As we know that CSR reporting is voluntary rather than mandatory and this voluntary approach expressed the reality of enterprises beginning to take responsibility for their true social impact and recognizes larger pressure exerted by various stakeholders groupings in addition to the traditional ones of share holders and investors.

Voluntary reporting is gaining the upper hand globally as it reflects a recognition that social well being is dependent on economic growth. Corporations in their journey towards being fully socially accountable has recognized that CSR has many facets and needs to be interpreted differently for each organization and with recognition of globalization by recognizing organizational boundary is permeable and they are accountable for the behavior of other organization in the value chain.

GRI and AA1000 standards provide set of tools to assist organization manage, measure, and communicate overall sustainability performance :social, environmental, and economic. The amount of CSR reported has gradually increased and more meaningful without any imposition of standards and CSR reporting standards are evolving to address the requirements of interested parties(stakeholders,etc).

(Aras and Crowther,2008)

Three categories of CSR instruments that requires to the information structure are:

Codes of Conduct

Management Standards

Accounting/Reporting standards and there are several attributes that information offered by these instruments should fulfill: clarity, transparency, completeness, reliability, consistency, measurability, verifiability, and comparability.

(Blanco and Souto, 2009)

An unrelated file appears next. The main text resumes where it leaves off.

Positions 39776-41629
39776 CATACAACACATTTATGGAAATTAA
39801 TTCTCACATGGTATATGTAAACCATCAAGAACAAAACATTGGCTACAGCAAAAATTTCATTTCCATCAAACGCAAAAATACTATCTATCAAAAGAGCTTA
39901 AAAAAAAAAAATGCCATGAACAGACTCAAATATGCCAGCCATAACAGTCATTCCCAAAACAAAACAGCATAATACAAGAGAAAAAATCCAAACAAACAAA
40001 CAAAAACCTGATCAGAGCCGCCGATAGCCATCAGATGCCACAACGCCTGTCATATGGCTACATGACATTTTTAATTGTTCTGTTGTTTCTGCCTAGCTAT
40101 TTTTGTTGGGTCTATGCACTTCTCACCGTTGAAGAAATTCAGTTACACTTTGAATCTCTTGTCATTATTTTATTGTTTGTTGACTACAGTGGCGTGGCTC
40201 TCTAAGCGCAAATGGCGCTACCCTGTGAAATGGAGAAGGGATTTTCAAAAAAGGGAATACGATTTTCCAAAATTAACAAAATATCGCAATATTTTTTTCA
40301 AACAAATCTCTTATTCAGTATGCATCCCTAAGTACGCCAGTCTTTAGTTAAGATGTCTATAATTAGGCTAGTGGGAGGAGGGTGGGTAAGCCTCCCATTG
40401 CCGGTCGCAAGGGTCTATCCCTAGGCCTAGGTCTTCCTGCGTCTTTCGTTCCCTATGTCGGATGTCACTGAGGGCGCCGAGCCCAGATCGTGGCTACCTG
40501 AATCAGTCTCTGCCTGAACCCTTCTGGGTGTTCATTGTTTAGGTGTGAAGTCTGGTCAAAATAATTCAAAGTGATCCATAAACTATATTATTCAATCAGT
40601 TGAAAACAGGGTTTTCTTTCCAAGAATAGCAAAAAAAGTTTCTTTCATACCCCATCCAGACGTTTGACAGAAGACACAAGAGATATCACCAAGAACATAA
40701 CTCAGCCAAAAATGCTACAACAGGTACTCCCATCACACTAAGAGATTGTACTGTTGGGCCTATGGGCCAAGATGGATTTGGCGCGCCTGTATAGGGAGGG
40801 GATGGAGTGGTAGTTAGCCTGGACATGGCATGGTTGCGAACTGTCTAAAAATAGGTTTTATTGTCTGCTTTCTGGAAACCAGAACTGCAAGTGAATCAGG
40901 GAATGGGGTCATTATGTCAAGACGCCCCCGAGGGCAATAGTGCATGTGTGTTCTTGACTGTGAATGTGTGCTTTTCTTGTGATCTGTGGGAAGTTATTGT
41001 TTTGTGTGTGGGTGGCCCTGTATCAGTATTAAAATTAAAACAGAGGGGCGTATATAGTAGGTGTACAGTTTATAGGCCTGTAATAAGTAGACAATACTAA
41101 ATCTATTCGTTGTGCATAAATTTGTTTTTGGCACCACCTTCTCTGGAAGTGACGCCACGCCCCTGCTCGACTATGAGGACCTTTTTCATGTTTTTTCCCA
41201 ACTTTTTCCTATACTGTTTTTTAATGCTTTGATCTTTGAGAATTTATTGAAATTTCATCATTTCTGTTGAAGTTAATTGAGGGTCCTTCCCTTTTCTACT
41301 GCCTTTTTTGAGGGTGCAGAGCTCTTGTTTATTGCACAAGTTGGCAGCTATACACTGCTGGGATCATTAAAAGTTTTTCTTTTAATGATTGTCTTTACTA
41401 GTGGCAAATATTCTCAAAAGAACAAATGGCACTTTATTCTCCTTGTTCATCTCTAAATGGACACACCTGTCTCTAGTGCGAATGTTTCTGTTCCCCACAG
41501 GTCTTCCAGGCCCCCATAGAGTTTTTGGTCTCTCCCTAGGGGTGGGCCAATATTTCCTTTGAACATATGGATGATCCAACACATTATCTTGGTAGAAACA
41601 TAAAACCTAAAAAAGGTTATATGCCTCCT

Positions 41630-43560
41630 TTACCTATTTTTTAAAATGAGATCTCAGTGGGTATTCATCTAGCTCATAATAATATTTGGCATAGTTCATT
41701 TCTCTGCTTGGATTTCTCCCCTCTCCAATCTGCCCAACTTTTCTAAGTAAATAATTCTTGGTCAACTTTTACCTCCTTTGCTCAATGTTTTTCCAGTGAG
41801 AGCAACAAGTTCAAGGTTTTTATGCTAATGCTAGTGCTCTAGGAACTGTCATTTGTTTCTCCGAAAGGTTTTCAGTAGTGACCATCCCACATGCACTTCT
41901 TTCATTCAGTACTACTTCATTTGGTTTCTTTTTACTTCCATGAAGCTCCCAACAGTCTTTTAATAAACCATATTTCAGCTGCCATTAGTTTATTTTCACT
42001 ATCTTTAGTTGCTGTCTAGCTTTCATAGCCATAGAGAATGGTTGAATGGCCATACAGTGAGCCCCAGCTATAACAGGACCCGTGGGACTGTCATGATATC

3.3 Positive impact of CSR reporting on organization

The WBSCD(World Business Council for Sustainable Development) (2003, p.15) identifies the following benefits from sustainable development reporting (CSR and SEA):

1) Creating financial value

2) Attracting long term capital and favorable financing conditions

3) Raising awareness, motivating and aligning staff, and attracting talent

4) Reliable management systems

5) Risk Awareness

6) Promoting innovation

7) Continuous improvement

8) Enhancing reputation

9) Transparency to stakeholders

10) Maintaining license to operate

Business leaders are increasingly acting upon this responsibility of CSR reporting as it help companies to counter risk ,protect corporate image, and gain competitive advantage. Corporates are responsible for the use of the vast financial, human and community resources entrusted to them and affected parties need to safeguard against potential abuse of corporate power, and CSR reporting is viewed as providing important monitoring role in this process. Stakeholders has information rights. (Brown and Fraser, 2006)

Future development for CSR/SEA reporting:

More focus on development of performance measures

Intervention by regulatory bodies required for accountability measures